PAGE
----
Every third Wednesday of November for over 20 years, a spotlight shines on Chronic Obstructive Pulmonary Disease (COPD). This annual, global occurrence is dedicated to raising awareness of COPD and highlighting the importance of disease education for those who have been diagnosed. The theme for 2023 is poignant, “Breathing is Life – Act Earlier,” and incredibly aligned with the Lung Association’s long favored tagline, “When you can’t breathe, nothing else matters.”

An estimated 12.5 million people in the U.S. have been diagnosed with COPD with millions more exhibiting symptoms. Though COPD is a leading cause of death and disability, it is also preventable and treatable. So, this World COPD Day, we’re highlighting an important educational message from a doctor and a valuable awareness message from a patient to expand your knowledge of this chronic lung disease.

A Doctor’s Perspective

It can be overwhelming to hear so many medical terms that relate to COPD, and to try to understand what is happening in your lungs when breathing no longer comes easy.  Dr. Amit “Bobby” Mahajan helps explain some of these terms in this short two-minute video. Dr. Mahajan explains the important differences between emphysema and chronic bronchitis. Here are the two key takeaways everyone living with or caring for someone with COPD should know:

  1. If you were diagnosed with emphysema, you have COPD. If you were diagnosed with chronic bronchitis, you have COPD. And if you were diagnosed with both, you guessed it – you have COPD.
  2. While there is no cure for COPD, treatment is available to help relieve symptoms you are experiencing. Talk to your healthcare provider about treatment options.

A Patient's Story

Mary Lou has been living with chronic obstructive pulmonary disease (COPD) for ten years.  She lives in Minnesota and is involved in her local Better Breathers Club and enjoys traveling with friends. Her motto is “if you do not use it, you lose it” so she doesn’t let COPD stop her from staying active with her eight grandchildren and four great-grandchildren.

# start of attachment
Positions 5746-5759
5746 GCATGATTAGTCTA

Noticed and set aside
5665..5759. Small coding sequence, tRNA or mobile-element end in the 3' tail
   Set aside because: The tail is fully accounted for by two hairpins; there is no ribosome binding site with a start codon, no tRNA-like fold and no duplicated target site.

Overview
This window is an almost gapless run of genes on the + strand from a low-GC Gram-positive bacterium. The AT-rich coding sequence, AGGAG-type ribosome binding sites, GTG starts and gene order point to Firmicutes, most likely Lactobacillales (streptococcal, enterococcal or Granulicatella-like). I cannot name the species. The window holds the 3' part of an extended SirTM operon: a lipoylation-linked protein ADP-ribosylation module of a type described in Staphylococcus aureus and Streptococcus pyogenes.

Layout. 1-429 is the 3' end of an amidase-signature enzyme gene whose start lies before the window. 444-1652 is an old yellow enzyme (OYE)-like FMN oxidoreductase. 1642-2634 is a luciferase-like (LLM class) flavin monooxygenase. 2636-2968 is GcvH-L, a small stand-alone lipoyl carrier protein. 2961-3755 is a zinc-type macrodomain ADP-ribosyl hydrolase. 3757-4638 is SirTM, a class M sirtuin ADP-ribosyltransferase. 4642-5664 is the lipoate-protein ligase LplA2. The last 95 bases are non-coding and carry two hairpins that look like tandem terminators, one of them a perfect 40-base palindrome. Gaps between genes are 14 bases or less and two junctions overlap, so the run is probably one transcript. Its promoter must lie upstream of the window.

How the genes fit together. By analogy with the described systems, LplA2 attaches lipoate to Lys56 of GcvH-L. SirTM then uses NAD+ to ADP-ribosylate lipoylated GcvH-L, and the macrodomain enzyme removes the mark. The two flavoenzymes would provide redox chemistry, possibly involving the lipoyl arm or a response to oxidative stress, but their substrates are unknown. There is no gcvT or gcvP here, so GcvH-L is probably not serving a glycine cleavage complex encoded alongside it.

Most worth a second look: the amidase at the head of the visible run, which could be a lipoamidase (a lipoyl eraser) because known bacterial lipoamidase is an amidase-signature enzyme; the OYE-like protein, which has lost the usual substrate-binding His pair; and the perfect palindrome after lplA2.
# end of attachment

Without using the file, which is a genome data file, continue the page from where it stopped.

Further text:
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Mary Lou's Story | Early Warning Signs of COPD

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Mary Lou partnered with the American Lung Association to get the word out about her early warning signs of COPD and how she had to self-advocate to get the testing needed to get an early diagnosis. She has this advice for anyone who may be experiencing COPD symptoms.

  1. It is easy to think these symptoms will go away and try to ignore them. I would encourage anyone who is experiencing a lingering cough, getting short of breath, or frequent colds to call their doctor.
  2. When talking to your doctor, do not hide any symptoms, be as transparent as possible.  
  3. I recommend taking someone else with you to your appointment. It is helpful to have someone else who can take notes, ask questions and offer support when needed.
  4. There is hope if you have COPD. I spent 15 years helping Marty (her husband) with his COPD and when I was diagnosed, I knew there were new treatments and ways to help me manage.

Recognizing Early Warning Signs of COPD

COPD may develop slowly and to avoid having symptoms, you may start to change your daily routine. However, as the disease progresses, the symptoms may become worse. While anyone can develop COPD, if you are 40 or older, or currently or previously smoked, you have a higher risk of developing the disease.

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The most common symptoms include:

  • shortness of breath
  • cough that may bring up sputum (phlegm or mucus)
  • wheezing or chest tightness
  • fatigue or tiredness
  • repeated lung infections like pneumonia or bronchitis

If you are experiencing symptoms of COPD or have risk factors, you should talk to your healthcare provider. The sooner you are diagnosed with COPD, the earlier treatment can begin.

Learn more about COPD at Lung.org/COPD

Freedom From Smoking Clinic
Detroit, MI | May 29, 2024